Ruth Dudley Edwards: Affair exposed on historic day for British press
The tables were turned in court on two former editors of the defunct 'News of the World'
What a week it's been for the incestuous group of politicians and journalists who enjoy a love-hate relationship in their Westminster bubble. Journalists fraternise with politicians to extract information: politicians play along because they love good company and crave positive publicity. But when, in 2009, the Daily Telegraph published information on parliamentarians' expenses that led to open season on hundreds of MPs and peers, politicians were furious and whispered in dark corners about how the wings of the press should be clipped.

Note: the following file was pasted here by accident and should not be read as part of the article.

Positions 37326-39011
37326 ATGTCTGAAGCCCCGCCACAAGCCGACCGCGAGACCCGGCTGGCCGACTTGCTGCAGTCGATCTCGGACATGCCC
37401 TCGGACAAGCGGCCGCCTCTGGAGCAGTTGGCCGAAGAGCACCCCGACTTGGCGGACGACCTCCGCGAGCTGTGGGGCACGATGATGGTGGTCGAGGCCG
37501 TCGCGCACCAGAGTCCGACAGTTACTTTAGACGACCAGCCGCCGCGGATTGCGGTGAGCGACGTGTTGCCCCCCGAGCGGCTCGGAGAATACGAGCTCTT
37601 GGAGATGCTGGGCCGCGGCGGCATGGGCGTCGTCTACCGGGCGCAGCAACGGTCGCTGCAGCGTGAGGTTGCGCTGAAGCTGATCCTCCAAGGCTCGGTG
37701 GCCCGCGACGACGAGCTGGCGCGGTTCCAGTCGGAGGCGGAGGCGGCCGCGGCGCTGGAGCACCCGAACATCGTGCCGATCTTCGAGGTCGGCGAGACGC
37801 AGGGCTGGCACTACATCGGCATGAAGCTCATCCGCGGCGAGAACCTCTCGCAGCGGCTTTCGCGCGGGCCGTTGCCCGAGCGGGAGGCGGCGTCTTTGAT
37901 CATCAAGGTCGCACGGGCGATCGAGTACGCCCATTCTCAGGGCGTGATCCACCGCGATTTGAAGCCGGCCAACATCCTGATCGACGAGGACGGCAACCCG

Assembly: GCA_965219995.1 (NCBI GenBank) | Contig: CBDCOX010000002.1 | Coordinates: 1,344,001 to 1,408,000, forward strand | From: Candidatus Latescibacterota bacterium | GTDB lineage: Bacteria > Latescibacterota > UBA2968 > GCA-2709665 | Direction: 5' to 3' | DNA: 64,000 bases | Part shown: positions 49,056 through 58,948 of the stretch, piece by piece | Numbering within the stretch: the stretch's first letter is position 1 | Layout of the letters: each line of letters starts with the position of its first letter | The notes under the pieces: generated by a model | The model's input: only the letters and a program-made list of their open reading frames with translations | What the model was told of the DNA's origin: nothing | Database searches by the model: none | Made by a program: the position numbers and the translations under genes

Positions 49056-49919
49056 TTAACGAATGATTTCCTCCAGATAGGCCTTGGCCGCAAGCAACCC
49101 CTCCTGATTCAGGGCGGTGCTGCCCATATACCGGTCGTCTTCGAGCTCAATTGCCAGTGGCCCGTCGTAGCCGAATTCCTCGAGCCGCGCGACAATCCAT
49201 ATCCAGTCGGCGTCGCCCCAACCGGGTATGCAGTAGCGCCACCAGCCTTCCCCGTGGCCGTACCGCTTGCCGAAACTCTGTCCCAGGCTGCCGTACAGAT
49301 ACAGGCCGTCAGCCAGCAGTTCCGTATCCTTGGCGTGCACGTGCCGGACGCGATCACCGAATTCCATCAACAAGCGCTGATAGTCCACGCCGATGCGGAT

Revelations about phone-hacking led to the closure after 170 years of News International's News of the World (NOTW), and after harrowing testimony about tabloid excesses at the Leveson Inquiry, angry victims set up Hacked Off – a lobby group driven by luvvies and media academics.
In their secret desire for vengeance and a tame press, instead of the "voluntary, independent, self-regulation" recommended by Lord Justice Leveson, politicians agreed with Hacked Off to institute a form of press regulation that would involve the state.